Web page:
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By Alan on Dec 20 2003
Format: Audio CD
A powerful Mahler Ninth
Having found some of the earlier Abbado Mahler recordings to be solid but not especially inspired, I wasn't expecting much of this one. It turned to be a superb performance (as is Abbado's new Mahler Third with Berlin).
This is a visceral reading, battering the listener with waves of sound. It is a pretty savage performance, though hardly lacking in the lyrical side. Rather, Abbado and Berlin play everything to the hilt, creating an emotional roller coaster that seems very right.
Of course, the Berlin Philharmonic is an orchestra that can respond brilliantly to almost any demands that are placed on it. Even in this live performance, the orchestra's intensity and accuracy never flag, no matter how hard Abbado drives them.
Perhaps because it was recorded live, some balances are just a little off and the sound lacks some power at climaxes. But there really is a spontaneity here that you rarely hear in studio performances.
The Mahler Ninth has fared well on disc. Though it would seem to be one of the most challenging Mahler symphonies to realize successfully, it brings out the best in a lot of conductors and orchestras. Abbado is yet another excellent recording, joining Klemperer, both Karajan recordings, the Horenstein Vienna Symphony and London Symphony recordings, Kubelik, and Boulez among my favorites.
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Format: Audio CD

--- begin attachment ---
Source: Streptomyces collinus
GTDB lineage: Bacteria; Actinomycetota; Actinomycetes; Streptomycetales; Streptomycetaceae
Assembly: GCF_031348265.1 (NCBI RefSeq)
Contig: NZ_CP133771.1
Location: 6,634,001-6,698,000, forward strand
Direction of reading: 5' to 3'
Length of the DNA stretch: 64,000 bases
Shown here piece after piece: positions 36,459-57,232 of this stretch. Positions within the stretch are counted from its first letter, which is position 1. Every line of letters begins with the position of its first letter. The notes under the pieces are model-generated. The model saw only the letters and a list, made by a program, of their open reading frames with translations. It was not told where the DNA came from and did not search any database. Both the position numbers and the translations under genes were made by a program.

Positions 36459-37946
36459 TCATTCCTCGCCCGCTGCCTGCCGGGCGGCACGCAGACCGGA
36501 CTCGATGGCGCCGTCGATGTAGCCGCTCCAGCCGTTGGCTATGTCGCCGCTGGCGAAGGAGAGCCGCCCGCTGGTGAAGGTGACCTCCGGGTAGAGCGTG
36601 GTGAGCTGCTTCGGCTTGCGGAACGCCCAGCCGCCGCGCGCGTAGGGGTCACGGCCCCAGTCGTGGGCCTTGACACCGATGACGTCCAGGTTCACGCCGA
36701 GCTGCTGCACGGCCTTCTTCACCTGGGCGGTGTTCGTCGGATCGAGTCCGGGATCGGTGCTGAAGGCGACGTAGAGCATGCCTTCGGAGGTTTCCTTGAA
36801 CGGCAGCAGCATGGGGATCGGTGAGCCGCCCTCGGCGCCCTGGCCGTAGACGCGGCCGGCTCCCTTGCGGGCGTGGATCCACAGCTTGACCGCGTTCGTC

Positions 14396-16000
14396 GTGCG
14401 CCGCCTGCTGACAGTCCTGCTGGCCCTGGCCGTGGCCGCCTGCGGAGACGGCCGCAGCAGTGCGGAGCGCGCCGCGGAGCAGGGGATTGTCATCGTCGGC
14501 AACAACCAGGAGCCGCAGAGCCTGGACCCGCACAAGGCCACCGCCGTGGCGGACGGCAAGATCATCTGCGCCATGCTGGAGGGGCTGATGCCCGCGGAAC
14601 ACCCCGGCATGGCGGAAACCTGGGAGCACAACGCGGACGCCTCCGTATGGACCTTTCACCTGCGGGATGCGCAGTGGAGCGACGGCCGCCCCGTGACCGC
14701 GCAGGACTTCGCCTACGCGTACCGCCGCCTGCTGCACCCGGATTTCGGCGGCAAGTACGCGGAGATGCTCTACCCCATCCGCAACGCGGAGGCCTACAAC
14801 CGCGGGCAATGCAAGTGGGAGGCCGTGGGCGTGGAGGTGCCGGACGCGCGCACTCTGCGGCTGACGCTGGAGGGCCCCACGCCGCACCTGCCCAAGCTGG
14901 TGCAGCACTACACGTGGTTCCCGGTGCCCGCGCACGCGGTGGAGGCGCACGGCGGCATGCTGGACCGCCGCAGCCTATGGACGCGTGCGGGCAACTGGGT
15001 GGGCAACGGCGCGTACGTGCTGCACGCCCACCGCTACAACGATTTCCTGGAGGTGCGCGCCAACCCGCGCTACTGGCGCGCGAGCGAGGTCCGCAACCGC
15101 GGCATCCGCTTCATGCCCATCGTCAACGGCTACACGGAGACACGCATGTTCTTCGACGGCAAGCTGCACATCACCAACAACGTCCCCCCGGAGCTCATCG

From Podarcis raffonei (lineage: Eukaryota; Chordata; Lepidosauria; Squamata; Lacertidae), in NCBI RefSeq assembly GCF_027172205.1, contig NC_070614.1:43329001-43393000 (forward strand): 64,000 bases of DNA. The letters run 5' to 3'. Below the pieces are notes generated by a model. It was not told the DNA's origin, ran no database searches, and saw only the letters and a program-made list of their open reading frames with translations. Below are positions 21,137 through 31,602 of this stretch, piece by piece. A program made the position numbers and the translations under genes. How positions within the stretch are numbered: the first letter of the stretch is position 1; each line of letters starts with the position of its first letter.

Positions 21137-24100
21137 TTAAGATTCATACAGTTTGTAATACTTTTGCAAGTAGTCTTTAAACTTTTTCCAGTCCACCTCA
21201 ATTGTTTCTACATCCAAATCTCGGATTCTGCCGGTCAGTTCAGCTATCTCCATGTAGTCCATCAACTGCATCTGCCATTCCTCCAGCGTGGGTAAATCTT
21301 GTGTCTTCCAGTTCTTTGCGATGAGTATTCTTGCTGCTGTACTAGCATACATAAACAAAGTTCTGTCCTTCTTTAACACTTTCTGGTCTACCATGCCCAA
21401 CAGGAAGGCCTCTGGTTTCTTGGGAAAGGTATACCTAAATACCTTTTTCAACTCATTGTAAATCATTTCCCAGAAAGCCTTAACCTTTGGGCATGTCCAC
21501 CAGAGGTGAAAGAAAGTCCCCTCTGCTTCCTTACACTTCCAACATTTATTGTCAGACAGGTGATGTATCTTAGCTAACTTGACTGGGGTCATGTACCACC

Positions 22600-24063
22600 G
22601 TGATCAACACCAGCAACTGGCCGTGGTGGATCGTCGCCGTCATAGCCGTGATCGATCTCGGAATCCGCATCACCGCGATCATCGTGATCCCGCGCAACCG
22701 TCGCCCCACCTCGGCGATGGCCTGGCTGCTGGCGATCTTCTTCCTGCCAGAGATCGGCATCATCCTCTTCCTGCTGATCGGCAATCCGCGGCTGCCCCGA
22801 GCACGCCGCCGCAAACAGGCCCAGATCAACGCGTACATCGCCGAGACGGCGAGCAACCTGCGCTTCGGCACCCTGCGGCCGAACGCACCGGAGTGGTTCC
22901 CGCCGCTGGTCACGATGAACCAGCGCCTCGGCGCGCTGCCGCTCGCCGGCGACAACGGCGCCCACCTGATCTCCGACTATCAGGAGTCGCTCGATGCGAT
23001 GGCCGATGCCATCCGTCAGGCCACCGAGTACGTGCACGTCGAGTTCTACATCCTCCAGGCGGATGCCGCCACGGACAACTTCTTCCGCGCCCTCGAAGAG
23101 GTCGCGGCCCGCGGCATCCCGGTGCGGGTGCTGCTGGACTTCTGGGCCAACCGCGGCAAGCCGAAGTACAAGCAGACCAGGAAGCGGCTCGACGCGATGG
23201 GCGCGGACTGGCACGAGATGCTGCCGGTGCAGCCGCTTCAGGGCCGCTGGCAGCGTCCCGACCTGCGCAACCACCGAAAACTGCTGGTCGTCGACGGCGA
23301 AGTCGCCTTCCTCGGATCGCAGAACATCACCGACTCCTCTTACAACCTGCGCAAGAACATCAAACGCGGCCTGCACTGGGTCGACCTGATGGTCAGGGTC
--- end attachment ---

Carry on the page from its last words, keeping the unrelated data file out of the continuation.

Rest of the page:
There aren't many performances of Mahler's 9th that have me scratching my head after 5 minutes, but this latest effort from Claudio Abbado and the Berlin is one. The occasional quick looks at the score tell me that, yes, the notes on the page are indeed being played, but the balances between sections, soloists, major and minor melodic voices, et. al., produce some of the strangest "re-thinking" of Mahler's monumental symphonic writing that I've ever heard. Yes, the emotional energy's there--this isn't another Boulez-ian xray, but all of the wonderful Mahler "moments", the grand upsweeps of strings, the churning brass commentary, the piping wind cat-calls and responses...all of those hallmarks which conductors from Barbirolli and Bernstein to Karajan touch base with in recognizable fashion...Abbado simply turns on their head. Development of "inner voices" is one thing, but allowing them to turn clearly expressed melody inside-out to the point of suppression is another.
If you REALLY know the score to the Mahler 9th, you might be intrigued by all of the weird balances and interpretive touches. But, if you're shopping for a performance which presents this perhaps greatest symphonic utterance of the early 20th century as-is, then I'd look no further than the recently refurbished Barbirolli (with the Berliners in 1964), or else Karajan's analogue outing.